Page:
In the case of having multiple parts in a multi piece installation, as in my Lichen Series or Vine Series, then I use a layout map with measurements of each of the pieces, so that they are composed to interact with each other while still holding their own in the space they occupy. This is especially important to keep the flow of a piece visually stimulating, again, I usually do as much layout as I can on my studio floor before making final decisions on the layout.
The Lichen Series has 9 stalks each with 9 parts to it, it can get a little confusing, so each piece is labeled and boxed to correspond to the map. The Vine Series has 9 vines total each with 36 parts and as similar as they are, the parts are not interchangeable between each vine so it’s important that everything stays organized.
I also find that this is a really helpful system if you are not the one installing your own art. I try to imagine the handling team at a gallery or museum unpacking my art and seeing it for the first time in person. Putting yourself in their shoes makes you pay attention to the details that come as second nature to the artist. Explaining and labeling are the keys to making sure your art shines. I’m sure that other artists have different ways of planning out a multipart installation which I’d love to hear about, so please share if you’ve got a great system!
There is a notion that buying art is only for the elite, those with large enough spaces to house art and that you must be educated in the field in order to make good purchases. All of that is wrong. One of the best lessons I learned wine tasting is that it doesn’t matter what the bottle costs or whose top ten list it’s on. What matters is that I like the way it tastes. Duh, right?
The same applies to art. If you like it, you like it. Maybe you can go deeper into figuring out why you like it, whether it’s an emotional connection to a piece or a connection to the material it’s made out of. Whatever the reason, if you connect with a piece you want to surround yourself with it, just like a wine you enjoy can round out a meal, a piece of art can round out your space.
Maybe you can’t afford the piece you connect with or you don’t have a wall big enough to hang it on, this happens to me all the time, but the good thing is that most artists make work in a variety of size and price ranges which can make taking home a piece of their work affordable to nearly everyone.
You are of course welcome to just come and look but for my Open Studios event this year, I have work priced from $15. and up, affordable for every budget. Thanks for supporting independent artists and buying art!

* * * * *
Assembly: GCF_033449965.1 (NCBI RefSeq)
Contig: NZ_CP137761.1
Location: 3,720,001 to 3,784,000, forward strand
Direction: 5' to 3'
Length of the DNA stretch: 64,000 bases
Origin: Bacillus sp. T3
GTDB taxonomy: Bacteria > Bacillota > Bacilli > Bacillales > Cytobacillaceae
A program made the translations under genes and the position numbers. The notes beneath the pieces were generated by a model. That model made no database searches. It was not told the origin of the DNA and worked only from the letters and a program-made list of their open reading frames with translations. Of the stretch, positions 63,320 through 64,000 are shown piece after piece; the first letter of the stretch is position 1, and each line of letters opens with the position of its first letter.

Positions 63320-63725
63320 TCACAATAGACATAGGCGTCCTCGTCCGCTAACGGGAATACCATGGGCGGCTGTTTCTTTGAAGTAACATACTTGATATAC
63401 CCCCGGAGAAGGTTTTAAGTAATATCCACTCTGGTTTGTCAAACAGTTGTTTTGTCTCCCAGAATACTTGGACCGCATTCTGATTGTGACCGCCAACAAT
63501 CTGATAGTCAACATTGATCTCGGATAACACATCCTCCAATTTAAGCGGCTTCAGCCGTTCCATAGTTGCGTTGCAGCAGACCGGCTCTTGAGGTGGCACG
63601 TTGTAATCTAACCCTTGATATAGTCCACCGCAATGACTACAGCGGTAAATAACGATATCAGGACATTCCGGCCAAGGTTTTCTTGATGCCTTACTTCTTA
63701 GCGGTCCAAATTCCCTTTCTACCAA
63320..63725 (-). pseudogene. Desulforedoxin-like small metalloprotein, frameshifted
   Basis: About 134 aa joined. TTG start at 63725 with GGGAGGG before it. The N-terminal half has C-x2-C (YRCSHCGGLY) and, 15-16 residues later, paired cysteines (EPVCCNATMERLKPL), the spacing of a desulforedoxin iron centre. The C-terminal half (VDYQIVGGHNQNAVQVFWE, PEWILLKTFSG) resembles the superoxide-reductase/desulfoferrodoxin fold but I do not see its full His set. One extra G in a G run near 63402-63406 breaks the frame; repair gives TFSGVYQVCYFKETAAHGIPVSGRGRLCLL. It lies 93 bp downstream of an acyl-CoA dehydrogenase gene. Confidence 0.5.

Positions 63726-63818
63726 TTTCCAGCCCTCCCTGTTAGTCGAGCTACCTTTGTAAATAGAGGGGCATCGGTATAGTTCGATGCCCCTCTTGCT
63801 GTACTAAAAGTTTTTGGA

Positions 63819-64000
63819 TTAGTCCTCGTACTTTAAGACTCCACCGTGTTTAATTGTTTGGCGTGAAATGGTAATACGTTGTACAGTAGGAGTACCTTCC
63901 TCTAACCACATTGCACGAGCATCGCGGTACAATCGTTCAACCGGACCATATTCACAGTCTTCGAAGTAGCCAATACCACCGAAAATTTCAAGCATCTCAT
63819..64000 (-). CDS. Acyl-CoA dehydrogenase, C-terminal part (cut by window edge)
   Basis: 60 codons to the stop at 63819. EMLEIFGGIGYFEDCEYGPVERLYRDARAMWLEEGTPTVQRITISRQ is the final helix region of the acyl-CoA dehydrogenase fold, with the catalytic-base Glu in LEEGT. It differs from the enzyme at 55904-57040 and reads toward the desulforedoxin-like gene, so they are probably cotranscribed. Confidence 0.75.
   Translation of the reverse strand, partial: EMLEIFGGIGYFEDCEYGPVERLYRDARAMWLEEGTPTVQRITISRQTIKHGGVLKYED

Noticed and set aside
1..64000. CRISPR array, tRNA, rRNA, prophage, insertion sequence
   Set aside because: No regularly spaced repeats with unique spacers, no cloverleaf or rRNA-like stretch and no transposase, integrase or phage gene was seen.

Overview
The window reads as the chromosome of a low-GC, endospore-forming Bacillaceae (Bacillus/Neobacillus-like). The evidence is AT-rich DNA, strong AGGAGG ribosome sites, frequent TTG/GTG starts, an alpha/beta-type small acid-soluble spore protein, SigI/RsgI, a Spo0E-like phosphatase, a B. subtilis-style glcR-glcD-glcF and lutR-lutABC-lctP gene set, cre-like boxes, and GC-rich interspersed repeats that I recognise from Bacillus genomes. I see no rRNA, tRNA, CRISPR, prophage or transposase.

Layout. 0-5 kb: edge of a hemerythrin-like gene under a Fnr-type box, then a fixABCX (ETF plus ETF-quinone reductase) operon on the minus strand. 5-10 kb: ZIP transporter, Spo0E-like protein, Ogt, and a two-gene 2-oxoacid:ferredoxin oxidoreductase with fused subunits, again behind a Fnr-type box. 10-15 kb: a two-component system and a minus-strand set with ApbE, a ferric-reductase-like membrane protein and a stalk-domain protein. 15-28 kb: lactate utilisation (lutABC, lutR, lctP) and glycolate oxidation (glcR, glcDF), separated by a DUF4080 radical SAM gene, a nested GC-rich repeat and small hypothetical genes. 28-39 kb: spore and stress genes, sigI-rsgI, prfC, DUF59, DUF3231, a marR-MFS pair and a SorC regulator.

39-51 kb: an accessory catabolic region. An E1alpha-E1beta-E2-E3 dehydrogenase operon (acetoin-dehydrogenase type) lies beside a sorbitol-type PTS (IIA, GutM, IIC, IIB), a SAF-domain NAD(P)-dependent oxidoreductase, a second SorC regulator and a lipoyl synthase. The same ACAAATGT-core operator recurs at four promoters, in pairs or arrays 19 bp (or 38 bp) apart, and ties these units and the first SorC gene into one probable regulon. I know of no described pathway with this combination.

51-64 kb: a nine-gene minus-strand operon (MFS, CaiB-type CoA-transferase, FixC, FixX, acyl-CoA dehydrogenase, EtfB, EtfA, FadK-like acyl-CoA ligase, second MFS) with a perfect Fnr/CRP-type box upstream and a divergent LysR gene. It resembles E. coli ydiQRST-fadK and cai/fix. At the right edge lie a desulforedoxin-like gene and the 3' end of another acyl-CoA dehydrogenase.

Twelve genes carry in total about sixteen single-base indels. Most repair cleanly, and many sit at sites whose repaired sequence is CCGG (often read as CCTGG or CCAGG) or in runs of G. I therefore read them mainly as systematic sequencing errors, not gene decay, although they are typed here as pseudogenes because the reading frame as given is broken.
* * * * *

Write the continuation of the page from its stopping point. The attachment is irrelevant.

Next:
Everyone assumes that because you are an artist, you can make anything yourself and maybe we can but do we actually have the time to?
I could make all of our dishes, all the tiles for the floors and counters, and even design logos and signs for my business. They wouldn’t be the best, but I have the skills, tools and materials to do it. But this means that every time I put effort into a creative project like tiling the countertop means that I take away time from making art, so how do you find a balance between the things you can do and the things you should do?
This countertop project was a real thing, I really wanted to make the tiles to mosaic the new studio counter and when I mentioned that to my husband who had just finish building the countertop, his response was, “Do you want to use this surface area in the next few months?” He was joking but he definitely had a point. I need to use the counter in a few weeks when my classes begin again at the studio, so a few coats of polyurethane and a few hours later the countertop was ready to go. Maybe someday in the future I will make the tiles, dry them slow and flat, fire and glaze them, then design the whole surface of the counter into an elaborate mosaic. Maybe.
But for now, I’ve settled on making my own numbers for the studio address and I’ve hand painted signs that will hang on the outside of the studio, these things still took hours but not weeks. And I’ve got no plans to make all my own dishes, I will leave that to the much more talented potters that abound in my community. I want my studio to have creative, handmade touches that make the space unique and intriguing for visitors but I also want to have a body of work that I’m proud of and has been given the thoughtful attention and time it deserves.
So with that, I’m going to stop blogging and start working.